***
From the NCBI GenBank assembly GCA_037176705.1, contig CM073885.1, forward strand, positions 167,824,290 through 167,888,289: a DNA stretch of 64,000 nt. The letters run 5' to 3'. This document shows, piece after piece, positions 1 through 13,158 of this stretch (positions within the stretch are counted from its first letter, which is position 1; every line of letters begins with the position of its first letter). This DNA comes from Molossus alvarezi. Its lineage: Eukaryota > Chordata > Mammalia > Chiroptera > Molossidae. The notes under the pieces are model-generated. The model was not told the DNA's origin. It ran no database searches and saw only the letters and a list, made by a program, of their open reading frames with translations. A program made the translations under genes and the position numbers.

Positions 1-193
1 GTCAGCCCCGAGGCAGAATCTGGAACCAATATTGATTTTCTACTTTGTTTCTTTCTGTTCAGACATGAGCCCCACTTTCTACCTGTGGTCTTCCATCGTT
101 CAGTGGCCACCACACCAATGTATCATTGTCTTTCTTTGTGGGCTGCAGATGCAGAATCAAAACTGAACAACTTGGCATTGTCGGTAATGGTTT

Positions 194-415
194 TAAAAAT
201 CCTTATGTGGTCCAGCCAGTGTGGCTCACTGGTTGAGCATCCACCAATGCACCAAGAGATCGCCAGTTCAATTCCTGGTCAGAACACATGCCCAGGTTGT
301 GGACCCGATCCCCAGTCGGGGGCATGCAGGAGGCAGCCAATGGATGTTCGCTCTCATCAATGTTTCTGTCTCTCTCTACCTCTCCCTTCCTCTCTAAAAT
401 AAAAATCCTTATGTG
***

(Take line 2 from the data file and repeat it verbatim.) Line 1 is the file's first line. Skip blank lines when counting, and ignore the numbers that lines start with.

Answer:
Positions 1-193